It is well-known that asking the citizenship question on the census will cause various minority groups, already being rounded up by armed Immigration and Customs Enforcement agents  and deported or shipped off to concentration campsconcentration camps, not to answer the census at all.    This will result in lower population numbers in urban areas and, ultimately, fewer votes for these under-reported areas in Congress.  That’s because the census is used to apportion House seats.   Lower urban census tallies equals more power for non-urban populations.    More power for non-urban populations equals four more years of Trump, McConnell, Pence and their supremely well-funded malodorous ilk.

This open defiance of a Supreme Court ruling is, by the way, another argument for impeaching this vile orange piece of authoritarian shit.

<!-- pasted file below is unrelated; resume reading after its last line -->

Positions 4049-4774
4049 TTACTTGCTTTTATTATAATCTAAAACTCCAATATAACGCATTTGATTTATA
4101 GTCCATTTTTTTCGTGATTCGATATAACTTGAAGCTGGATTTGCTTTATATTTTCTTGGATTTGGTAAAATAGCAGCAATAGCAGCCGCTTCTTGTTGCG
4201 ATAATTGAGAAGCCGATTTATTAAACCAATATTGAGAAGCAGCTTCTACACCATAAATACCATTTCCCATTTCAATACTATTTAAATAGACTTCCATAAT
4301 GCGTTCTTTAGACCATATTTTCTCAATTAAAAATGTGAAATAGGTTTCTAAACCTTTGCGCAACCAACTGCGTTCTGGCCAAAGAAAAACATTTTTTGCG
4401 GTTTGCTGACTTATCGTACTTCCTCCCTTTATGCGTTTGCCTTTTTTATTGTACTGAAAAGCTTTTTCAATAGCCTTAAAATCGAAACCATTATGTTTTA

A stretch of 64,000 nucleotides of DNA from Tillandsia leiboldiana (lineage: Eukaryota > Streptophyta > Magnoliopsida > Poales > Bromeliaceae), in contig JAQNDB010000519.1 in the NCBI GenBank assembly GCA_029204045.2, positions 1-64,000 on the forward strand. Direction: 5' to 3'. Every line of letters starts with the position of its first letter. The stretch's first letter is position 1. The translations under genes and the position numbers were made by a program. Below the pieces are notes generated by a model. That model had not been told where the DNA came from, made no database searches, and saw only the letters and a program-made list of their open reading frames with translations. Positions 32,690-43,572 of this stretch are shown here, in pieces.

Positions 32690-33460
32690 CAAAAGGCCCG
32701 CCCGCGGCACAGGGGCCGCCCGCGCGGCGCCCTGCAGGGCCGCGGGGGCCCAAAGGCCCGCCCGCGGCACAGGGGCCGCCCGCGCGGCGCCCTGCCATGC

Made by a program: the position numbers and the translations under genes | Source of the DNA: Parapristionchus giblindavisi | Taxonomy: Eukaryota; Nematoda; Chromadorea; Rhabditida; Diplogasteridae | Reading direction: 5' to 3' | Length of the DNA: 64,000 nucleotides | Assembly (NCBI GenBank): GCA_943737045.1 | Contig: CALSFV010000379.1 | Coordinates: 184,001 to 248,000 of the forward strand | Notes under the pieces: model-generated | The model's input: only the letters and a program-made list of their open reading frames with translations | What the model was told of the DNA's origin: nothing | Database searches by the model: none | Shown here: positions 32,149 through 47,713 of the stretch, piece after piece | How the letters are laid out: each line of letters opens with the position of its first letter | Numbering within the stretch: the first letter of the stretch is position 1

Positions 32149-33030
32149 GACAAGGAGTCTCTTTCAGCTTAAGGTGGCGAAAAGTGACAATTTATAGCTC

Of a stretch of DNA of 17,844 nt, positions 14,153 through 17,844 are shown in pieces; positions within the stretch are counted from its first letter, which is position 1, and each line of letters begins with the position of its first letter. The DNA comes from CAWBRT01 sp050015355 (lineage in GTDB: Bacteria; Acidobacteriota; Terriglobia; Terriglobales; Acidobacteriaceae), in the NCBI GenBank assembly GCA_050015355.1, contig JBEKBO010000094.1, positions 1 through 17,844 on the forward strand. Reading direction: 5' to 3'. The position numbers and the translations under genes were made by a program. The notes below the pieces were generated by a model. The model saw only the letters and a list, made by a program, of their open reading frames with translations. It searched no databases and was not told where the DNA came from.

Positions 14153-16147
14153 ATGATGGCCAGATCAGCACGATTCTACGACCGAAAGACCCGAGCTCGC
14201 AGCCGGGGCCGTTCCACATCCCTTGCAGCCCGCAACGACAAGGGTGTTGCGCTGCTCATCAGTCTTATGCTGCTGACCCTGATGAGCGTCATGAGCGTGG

[1]  Here is a summary of the Federalist Society dissent (all five conservative justices are members, check it out), from the same NYT article:

In dissent, Justice Clarence Thomas said the majority had done something extraordinary. “For the first time ever,” he wrote, “the court invalidates an agency action solely because it questions the sincerity of the agency’s otherwise adequate rationale.”

Justices Neil M. Gorsuch and Brett M. Kavanaugh joined Justice Thomas’s partial dissent.

Justice Thomas said the courts should give executive branch officials the benefit of the doubt. “I do not deny,” he wrote, “that a judge predisposed to distrust the secretary or the administration could arrange those facts on a corkboard and — with a jar of pins and a spool of string — create an eye-catching conspiracy web.”

He said the consequences of the majority decision would be far-reaching. “Now that the court has opened up this avenue of attack,” he wrote, “opponents of executive actions have strong incentives to craft narratives that would derail them.”

Justice Samuel A. Alito Jr. filed his own partial dissent.

“To put the point bluntly,” he wrote, “the federal judiciary has no authority to stick its nose into the question whether it is good policy to include a citizenship question on the census or whether the reasons given by Secretary Ross for that decision were his only reasons or his real reasons.”               source